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Posts Tagged ‘evolution’

Creationism is Stupid

July 11, 2011 2 comments

And it’s being taught in schools. I know its an issue that has been around for awhile (and isn’t going away), but I think it’s good to remind people this is happening.

"Doonesbury" by Garry Trudeau

Skeptic Skills Review: Pareidolia; The Case of the Kate Middleton Jelly Bean

April 15, 2011 Leave a comment

I was prompted to write about pareidolia, the phenomenon of seeing shapes or patterns in everyday stuff, because of this facepalm-inducing story from The Telegraph.

Jelly bean resembling Kate Middleton to fetch £500

Kate Middleton and the jelly bean found by Wesley Hosie and Jessica White of Taunton Photo: SWNS

Yes, the bride in the upcoming Royal Wedding has been spotted in Jelly bean form. And its big news for the Brits.

The British really confuse me. Not only do they waste huge amounts of tax payer dollars so that the useless Monarchy can live a life of luxury, purely for being figureheads. It is an outdated form of government and I don’t understand it.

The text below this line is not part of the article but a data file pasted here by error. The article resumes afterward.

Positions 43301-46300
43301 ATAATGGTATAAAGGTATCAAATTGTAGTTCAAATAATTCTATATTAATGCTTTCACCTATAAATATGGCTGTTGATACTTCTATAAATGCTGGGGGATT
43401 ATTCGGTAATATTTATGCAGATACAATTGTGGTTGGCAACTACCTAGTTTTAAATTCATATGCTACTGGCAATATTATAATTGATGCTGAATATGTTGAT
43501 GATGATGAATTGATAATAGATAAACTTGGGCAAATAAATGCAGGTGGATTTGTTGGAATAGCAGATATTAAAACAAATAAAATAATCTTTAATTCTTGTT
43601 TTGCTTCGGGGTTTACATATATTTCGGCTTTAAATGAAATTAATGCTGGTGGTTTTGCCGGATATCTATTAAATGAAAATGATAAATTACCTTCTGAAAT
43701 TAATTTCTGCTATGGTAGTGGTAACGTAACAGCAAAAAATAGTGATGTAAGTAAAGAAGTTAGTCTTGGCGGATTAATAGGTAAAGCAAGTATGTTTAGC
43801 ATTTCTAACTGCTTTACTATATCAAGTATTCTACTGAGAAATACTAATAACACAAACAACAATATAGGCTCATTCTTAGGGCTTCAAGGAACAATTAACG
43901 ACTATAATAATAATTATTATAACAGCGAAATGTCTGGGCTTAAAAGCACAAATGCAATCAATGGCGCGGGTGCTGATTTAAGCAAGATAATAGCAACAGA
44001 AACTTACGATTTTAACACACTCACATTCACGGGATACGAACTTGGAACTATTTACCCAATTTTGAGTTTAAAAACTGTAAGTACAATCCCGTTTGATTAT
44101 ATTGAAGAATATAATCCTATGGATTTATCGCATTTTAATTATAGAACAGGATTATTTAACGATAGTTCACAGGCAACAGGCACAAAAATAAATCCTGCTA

But a jellybean? Seriously?

This is a classic instance of pareidolia. Though pareidolia can occur for all types of shapes and patterns, it is especially strong for patterns that look like human faces.

People are seeing Kate Middleton’s face everywhere in buildup to this Royal Wedding. It is at the forefront of their minds. And when a random collection of food dye happens to look like a person with long hair, it HAS to be Kate Middleton! (Could also be Kurt Cobain if you ask me)

But it doesn’t just happen with jellybeans. People have claimed to see the Virgin Mary’s face in things from toast to soiled bed sheets. There was the infamous Face on Mars, which turned out to be just a big hill.

The infamous 'Face on Mars' taken by Viking 1 in 1976. Photo: NASA

The 'Face on Mars' photographed again in 2001 by the Mars Global Surveyor. Photo: NASA

So why does this happen to us?

Humans have evolved to rapidly recognize human faces as a safety mechanism. Being able to see in an approaching person is a friend or an enemy was quite advantageous to developing species.

A study in 2009

found that objects incidentally perceived as faces evoked an early (165ms) activation in the ventral fusiform cortex, at a time and location similar to that evoked by faces, whereas common objects did not evoke such activation